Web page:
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Publication numberUS6519891 B2
Publication typeGrant
Application numberUS 09/873,322
Publication dateFeb 18, 2003
Filing dateJun 5, 2001
Priority dateJun 5, 2001
Fee statusPaid
Also published asUS20020178638
Publication number09873322, 873322, US 6519891 B2, US 6519891B2, US-B2-6519891, US6519891 B2, US6519891B2
InventorsDaniel B. Fulcher
Original AssigneeDaniel B. Fulcher
Export CitationBiBTeX, EndNote, RefMan
External Links: USPTO, USPTO Assignment, Espacenet
Inflatable decoy
US 6519891 B2
Abstract
An inflatable decoy is disclosed having an outer cover forming a cavity. The outer cover is fabricated from a thin, flexible, material. The exterior of the outer cover is imprinted with an actual life-sized photograph of a game animal. Structure is disposed in the cavity for expanding the decoy to simulate life-size game. The decoy is mounted for wind-aided movement.
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Claims(7)
I claim:
1. An inflatable decoy comprising:
an outer cover fabricated from a thin, flexible material, said outer cover having an exterior surface imprinted with an actual photograph of a game animal;
a cavity defined by said outer cover;
a manually operated expansion device positioned in said cavity for causing said outer cover to attain an expanded state, said manually operated expansion device comprising a first end member and a second end member;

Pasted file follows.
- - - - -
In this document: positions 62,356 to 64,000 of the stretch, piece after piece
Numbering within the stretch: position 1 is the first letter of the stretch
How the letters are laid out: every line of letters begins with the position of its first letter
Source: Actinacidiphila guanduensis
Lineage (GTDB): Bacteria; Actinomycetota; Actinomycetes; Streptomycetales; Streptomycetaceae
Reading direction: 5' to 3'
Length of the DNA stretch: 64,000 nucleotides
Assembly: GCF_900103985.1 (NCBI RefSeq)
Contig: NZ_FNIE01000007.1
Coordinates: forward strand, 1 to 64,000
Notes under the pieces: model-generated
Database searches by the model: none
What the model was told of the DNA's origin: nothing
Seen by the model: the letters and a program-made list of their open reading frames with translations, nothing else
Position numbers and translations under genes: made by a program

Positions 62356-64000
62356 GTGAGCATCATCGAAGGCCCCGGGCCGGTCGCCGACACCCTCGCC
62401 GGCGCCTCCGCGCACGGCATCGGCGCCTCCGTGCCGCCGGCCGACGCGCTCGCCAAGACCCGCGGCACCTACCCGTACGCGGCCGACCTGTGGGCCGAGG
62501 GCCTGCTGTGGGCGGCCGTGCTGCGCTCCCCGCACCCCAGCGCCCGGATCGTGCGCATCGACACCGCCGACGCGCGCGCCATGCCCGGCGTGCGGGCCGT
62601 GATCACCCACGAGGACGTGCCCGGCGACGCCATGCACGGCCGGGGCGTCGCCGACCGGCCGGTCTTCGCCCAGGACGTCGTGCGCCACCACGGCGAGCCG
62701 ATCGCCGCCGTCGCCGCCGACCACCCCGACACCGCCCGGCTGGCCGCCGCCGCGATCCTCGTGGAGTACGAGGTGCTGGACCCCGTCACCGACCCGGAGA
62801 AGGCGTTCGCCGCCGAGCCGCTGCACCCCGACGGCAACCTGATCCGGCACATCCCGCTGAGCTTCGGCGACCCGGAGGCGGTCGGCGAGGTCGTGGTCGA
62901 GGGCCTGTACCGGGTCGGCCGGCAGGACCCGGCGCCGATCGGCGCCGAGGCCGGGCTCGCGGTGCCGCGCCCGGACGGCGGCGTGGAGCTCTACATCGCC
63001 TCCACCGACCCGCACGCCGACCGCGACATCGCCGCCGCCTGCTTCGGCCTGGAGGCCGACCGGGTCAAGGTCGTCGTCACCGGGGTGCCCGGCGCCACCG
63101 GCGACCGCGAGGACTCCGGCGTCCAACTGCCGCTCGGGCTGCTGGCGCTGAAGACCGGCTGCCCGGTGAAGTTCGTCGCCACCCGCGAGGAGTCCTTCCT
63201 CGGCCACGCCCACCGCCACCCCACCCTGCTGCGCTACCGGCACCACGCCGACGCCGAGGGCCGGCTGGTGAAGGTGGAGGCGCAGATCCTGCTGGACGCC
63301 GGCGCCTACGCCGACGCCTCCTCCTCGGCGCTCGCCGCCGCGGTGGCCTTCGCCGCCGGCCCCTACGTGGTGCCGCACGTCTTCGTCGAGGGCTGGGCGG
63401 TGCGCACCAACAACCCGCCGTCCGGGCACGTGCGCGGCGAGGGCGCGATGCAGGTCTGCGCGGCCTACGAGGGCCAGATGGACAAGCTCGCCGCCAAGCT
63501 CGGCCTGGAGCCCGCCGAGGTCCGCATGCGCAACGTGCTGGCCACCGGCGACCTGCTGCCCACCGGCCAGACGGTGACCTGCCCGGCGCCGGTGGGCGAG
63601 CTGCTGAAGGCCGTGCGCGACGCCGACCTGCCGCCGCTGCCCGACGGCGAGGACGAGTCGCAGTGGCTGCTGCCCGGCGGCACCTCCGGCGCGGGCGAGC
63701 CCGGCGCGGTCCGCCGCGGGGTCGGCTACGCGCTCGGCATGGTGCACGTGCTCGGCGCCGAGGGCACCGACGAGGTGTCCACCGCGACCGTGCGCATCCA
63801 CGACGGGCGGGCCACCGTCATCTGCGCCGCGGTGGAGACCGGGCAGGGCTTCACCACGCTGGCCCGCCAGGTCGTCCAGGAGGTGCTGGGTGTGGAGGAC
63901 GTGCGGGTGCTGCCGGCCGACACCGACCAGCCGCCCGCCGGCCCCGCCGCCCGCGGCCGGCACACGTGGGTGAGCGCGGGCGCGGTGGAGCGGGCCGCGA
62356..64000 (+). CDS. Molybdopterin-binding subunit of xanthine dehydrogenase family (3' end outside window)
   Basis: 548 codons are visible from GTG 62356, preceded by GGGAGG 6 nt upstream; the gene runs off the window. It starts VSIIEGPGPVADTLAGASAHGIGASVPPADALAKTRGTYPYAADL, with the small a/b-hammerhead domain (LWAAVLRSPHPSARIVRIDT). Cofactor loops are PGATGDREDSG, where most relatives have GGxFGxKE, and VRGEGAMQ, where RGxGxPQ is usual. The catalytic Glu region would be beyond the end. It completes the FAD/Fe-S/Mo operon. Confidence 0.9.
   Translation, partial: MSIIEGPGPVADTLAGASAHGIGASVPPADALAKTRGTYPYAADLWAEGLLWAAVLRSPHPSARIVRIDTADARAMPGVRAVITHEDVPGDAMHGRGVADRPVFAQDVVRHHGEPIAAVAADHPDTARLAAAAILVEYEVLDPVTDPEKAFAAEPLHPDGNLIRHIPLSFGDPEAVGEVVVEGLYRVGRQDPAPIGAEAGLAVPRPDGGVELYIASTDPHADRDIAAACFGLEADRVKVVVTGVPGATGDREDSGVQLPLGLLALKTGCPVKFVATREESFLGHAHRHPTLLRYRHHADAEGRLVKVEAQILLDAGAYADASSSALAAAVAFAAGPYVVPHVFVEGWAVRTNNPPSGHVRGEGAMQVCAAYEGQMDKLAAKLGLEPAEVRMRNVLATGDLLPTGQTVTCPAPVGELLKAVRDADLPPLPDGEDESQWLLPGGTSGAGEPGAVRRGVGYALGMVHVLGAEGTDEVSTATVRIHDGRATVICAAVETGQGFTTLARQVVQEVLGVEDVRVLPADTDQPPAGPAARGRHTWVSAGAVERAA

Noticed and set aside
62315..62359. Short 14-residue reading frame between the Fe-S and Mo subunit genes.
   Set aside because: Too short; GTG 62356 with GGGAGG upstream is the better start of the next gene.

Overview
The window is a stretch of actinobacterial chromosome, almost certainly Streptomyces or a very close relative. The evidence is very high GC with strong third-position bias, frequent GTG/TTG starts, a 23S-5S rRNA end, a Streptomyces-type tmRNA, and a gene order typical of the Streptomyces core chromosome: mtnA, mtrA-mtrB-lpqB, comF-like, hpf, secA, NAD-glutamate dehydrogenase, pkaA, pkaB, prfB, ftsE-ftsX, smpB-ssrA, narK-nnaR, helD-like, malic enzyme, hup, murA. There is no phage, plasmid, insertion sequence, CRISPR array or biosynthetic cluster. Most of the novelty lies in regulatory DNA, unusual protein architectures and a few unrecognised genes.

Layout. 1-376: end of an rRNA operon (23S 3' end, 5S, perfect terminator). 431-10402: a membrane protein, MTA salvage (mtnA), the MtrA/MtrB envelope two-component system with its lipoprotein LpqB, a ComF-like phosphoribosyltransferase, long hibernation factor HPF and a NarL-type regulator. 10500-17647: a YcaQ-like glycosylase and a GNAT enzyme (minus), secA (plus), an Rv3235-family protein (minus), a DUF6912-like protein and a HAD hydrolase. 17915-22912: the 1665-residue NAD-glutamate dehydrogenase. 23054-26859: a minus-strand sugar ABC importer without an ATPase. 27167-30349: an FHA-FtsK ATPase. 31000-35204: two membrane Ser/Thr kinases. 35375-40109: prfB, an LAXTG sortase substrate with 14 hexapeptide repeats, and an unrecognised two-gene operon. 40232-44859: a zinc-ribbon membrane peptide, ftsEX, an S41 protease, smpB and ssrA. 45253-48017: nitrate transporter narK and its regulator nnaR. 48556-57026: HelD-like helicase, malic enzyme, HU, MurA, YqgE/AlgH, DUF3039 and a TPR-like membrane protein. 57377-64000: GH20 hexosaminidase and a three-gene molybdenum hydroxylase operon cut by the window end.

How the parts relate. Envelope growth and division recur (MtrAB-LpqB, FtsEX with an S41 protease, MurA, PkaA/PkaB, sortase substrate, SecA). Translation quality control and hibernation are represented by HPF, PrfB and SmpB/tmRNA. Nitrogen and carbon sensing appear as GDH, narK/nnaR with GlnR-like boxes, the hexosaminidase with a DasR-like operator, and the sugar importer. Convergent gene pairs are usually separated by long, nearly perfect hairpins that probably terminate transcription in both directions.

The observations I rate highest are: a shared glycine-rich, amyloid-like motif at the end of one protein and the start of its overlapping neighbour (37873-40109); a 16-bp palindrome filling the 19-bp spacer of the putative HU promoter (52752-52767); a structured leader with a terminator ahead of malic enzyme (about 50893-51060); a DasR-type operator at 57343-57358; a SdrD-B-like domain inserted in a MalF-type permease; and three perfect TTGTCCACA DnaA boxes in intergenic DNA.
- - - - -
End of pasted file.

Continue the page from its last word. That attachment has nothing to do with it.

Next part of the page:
at least one planar surface formed on each of said first end member and second end member, each said at least one planar surface being spaced from the other in face-to-face relationship;
an array of flexible strips spanning the space between each planar surface and asymmetrically attached on a respective one of each said planar surface;
means for moving said first end member toward said second end member; and
a stake having a first end positioned loosely on an aperture disposed in the decoy and a second end adapted to be inserted in a supporting surface.
2. The inflatable decoy as recited in claim 1, wherein said first end member has a central area defined on the at least one planar surface and wherein said second end member has an opening extending centrally therethrough.
3. The inflatable decoy as recited in claim 2, wherein said means includes a flexible cord having a first end secured at said central area defined on said at least one planar surface.
4. The inflatable decoy as recited in claim 3, wherein said flexible cord has a second end which extends through said opening in said second end member.